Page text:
Who decides whether to harvest a John Doe's organs?

Houston Chronicle | Cindy George

A presumed homeless man was airlifted on March 14 to Memorial Hermann Hospital for emergency treatment, but despite doctors' best efforts, the man was close to death by the next morning.

As medical officials awaited confirmation of brain death, they notified LifeGift - the Houston area's organ procurement organization - about a potential donor with a healthy heart, lungs, liver, kidneys and pancreas.

But LifeGift could not identify the man nor locate family members who could approve the organ donation. With little time to spare, the nonprofit turned to the rarest of options - filing an emergency petition on March 15 in Harris County Civil Court, citing the need to harvest organs within 24 hours. Harris County Judge Erin Lunceford granted the request in less than an hour, authorizing the release of the man's body, tissue and organs.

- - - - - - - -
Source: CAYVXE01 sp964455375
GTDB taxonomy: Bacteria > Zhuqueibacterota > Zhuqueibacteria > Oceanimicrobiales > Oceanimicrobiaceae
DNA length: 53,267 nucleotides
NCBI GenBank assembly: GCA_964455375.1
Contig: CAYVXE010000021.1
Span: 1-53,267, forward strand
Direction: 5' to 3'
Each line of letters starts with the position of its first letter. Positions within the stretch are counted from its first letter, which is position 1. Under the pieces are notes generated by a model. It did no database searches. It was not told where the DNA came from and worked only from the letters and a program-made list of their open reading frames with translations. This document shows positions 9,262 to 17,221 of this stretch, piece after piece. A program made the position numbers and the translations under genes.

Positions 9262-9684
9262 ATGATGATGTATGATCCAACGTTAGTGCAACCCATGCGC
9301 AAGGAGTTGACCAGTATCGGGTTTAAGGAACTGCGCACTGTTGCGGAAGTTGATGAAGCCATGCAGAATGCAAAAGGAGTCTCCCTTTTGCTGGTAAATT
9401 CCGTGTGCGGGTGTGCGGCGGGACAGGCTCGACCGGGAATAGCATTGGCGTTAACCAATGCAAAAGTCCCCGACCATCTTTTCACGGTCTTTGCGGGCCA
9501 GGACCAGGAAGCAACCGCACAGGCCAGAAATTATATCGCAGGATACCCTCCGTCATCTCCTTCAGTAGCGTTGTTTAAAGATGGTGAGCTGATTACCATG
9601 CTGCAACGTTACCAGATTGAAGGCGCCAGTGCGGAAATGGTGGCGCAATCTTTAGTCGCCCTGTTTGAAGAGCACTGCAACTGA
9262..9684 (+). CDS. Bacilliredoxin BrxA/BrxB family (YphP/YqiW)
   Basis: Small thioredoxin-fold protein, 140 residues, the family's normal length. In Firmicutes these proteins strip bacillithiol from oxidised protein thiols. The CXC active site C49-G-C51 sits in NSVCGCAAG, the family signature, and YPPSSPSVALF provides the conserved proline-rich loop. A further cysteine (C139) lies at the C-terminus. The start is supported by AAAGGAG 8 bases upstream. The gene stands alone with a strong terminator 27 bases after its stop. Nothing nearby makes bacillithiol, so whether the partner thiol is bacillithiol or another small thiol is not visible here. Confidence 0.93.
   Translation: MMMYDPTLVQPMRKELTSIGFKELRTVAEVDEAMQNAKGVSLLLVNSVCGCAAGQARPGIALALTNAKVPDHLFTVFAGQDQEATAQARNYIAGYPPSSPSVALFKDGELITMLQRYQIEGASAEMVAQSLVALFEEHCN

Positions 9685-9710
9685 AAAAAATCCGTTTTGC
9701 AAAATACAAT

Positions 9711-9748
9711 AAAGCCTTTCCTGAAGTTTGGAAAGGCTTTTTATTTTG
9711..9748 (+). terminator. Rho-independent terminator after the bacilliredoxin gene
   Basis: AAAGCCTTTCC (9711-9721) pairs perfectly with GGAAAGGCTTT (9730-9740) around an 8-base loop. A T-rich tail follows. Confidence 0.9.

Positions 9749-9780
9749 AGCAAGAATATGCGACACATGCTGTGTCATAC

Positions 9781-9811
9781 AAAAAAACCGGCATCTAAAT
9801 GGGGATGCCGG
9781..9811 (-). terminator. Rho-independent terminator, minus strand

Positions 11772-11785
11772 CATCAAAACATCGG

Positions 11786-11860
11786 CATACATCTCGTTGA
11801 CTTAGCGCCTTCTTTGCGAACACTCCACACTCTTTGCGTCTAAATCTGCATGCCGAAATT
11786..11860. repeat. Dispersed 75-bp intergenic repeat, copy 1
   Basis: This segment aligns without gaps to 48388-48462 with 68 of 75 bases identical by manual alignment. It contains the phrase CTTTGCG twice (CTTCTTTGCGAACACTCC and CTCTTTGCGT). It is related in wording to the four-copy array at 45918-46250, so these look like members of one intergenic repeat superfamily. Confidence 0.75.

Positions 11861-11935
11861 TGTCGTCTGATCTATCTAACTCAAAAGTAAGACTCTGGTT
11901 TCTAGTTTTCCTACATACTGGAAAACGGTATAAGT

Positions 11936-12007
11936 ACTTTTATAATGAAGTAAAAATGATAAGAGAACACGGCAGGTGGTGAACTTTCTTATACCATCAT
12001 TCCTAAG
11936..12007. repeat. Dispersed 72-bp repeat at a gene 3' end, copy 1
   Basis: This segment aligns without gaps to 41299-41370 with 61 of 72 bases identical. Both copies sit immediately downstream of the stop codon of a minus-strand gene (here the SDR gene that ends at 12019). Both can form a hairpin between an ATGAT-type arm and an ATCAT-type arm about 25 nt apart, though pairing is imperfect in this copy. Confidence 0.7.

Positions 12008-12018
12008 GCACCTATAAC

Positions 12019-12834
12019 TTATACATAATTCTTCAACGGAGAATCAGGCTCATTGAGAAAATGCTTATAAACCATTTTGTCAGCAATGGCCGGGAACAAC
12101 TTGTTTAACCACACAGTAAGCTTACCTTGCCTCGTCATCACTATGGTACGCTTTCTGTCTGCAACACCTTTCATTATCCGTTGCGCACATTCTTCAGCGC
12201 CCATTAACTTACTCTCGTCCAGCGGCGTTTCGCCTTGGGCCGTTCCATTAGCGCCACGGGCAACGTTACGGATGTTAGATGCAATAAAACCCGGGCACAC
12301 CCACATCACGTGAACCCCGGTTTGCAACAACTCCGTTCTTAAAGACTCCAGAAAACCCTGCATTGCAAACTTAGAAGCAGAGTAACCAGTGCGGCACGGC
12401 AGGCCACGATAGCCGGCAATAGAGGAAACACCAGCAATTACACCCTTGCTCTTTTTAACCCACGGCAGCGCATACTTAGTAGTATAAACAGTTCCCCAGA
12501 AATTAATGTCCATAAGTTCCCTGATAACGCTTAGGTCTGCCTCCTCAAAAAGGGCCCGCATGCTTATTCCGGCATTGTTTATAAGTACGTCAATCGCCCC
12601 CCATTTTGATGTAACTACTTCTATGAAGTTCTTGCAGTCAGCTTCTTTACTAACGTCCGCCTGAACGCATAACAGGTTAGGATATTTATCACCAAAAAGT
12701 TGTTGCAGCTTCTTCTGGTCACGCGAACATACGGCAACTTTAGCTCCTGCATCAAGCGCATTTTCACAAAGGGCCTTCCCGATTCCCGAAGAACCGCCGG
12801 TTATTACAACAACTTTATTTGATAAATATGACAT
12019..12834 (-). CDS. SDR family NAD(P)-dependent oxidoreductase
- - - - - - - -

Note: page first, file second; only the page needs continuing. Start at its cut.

The decision has drawn questions from medical ethicists, with one likening the court-ordered anatomical gift to "body snatching."

"I have never heard of a court authorizing the taking of an organ where there's no evidence one way or the other about what the dead person would want," said William Winslade, who teaches medical ethics at the University of Houston Law Center.

The man collapsed Monday morning in a Houston parking lot and was taken to Memorial Hermann Southwest, then transferred to Memorial Hermann Hospital. One person initially claimed to be the man's nephew and identified the patient as "Cruz Alvarado," a homeless individual with relatives in Guatamala.

But the person later recanted, saying he was just a friend and could not confirm any personal information. Memorial Hermann officials never found any identification, nor could they verify a name or birth date for the John Doe.

The Revised Uniform Anatomical Gift Act, which establishes Texas' rules for organ, tissue and body donation, states that if an agent of the person who could have made the donation before death is not available, then six categories of relatives, listed by priority, may be considered.  Continue reading

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